As with everything, we have a limited amount of time to practice and market our music. I don't need specific testimonials to convince me that someone who spends the hours and hours it takes to assemble a mailing list and keep that mailing list current warrants a small fee for their work. Let's be honest, I just spent $825 for radio commercials that had only a small effect on my music in a select market, so $25 for submission to 150 labels doesn't seem like a big risk at all.
If anyone has any encouraging words about Record Label Submit, let me know.
Even if the site was legit, I wouldn't recommend people use it.
I would recommend doing focused targeting of labels you'd like to work with (labels who've helped develop bands you love, for starters) who seem like the kind of people who are in the business for the music more than the money, and make sure the contact you make comes from you, not a service. This says you care about them as much as you want them to care about you and your music.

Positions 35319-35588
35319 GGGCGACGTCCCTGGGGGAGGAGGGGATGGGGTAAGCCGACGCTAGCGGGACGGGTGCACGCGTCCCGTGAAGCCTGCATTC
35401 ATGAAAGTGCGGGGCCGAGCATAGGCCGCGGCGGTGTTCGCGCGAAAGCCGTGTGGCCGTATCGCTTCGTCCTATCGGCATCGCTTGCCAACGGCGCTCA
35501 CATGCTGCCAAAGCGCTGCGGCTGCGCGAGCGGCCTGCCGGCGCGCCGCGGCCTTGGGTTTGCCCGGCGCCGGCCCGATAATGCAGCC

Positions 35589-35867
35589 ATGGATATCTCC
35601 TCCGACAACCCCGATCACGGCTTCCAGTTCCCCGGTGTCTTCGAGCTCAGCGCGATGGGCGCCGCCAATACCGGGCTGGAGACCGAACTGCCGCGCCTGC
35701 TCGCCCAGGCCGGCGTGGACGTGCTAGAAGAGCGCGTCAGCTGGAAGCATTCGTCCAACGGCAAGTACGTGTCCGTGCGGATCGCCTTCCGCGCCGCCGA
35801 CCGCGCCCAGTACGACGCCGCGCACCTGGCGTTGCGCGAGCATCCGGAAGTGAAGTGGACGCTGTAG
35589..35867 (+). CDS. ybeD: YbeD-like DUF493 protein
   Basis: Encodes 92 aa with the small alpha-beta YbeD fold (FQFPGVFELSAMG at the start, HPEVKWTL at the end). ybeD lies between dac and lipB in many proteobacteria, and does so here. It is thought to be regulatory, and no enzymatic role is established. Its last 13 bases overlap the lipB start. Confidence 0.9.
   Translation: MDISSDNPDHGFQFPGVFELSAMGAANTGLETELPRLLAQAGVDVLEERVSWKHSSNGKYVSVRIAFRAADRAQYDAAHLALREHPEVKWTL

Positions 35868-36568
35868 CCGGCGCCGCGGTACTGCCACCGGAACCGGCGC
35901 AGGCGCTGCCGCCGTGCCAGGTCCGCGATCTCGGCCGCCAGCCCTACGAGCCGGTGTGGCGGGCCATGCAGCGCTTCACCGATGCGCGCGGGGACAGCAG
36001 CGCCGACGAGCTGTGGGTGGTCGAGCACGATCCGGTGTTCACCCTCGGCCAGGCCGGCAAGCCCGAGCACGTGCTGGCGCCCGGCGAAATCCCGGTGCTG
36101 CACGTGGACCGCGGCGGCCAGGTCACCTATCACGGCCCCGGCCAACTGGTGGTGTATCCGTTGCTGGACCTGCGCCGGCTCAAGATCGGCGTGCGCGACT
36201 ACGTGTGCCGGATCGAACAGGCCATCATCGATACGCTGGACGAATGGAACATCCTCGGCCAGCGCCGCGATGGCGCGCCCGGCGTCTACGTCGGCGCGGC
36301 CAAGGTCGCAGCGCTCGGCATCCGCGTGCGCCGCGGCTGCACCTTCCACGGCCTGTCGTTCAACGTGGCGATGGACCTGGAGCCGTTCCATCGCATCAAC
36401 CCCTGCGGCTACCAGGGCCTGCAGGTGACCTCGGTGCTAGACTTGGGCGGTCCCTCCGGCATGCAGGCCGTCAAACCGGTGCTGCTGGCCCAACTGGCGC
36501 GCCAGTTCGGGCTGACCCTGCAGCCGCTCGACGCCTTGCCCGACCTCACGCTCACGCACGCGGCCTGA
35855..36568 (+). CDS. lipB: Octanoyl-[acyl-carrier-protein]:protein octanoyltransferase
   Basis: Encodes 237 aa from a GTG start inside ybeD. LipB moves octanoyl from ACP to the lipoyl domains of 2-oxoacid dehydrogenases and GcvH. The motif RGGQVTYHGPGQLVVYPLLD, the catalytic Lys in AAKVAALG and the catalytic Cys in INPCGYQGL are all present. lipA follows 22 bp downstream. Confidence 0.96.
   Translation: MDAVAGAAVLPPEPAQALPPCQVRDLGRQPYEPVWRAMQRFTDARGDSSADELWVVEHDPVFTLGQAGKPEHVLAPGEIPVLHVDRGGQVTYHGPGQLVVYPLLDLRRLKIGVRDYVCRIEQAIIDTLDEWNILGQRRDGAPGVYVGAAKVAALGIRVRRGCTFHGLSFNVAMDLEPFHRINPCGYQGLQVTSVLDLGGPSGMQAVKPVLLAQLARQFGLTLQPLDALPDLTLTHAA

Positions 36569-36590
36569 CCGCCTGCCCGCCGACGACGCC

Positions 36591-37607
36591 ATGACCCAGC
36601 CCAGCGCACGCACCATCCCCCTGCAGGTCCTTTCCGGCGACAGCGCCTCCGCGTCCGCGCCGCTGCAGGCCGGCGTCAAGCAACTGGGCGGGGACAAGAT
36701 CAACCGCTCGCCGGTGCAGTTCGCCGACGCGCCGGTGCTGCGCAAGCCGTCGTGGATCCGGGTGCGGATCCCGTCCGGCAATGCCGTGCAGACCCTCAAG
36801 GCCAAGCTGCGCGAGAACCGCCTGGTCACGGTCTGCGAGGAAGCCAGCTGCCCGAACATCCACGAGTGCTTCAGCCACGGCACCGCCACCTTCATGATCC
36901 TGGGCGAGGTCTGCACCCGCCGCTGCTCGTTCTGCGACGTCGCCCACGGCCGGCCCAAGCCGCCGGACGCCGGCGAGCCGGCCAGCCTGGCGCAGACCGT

Call their offices (on the phone!) to find out who unsolicited demos should be sent to, and then follow up again (on the phone!) with that individual after you've sent them a physical copy of your demo and they've had some time (a few weeks at least - these guys get pummeled with material) if and only if you haven't gotten a written response.
I did a campaign like this for a band I was a few years back, and though it didn't really get anywhere in the long run I made some connections with already connected people who remembered me for a while (because I was polite & sincere for the whole thing). One thing that amazed me is that after leaving dozens of messages over the course of many weeks, some A&R people actually started taking my calls and reading me their listening notes & giving me real honest feedback on what they liked about the demo and what they could do without.
Is it a lot of effort? Yes it is, but so's everything in music. Everything. Anyone who offers an easy solution is most likely running a scam.
I wouldn't pay anything to be another MP3 stuffed in an inbox that no one's really going to pay attention to. Chances are no one's going to really listen to it.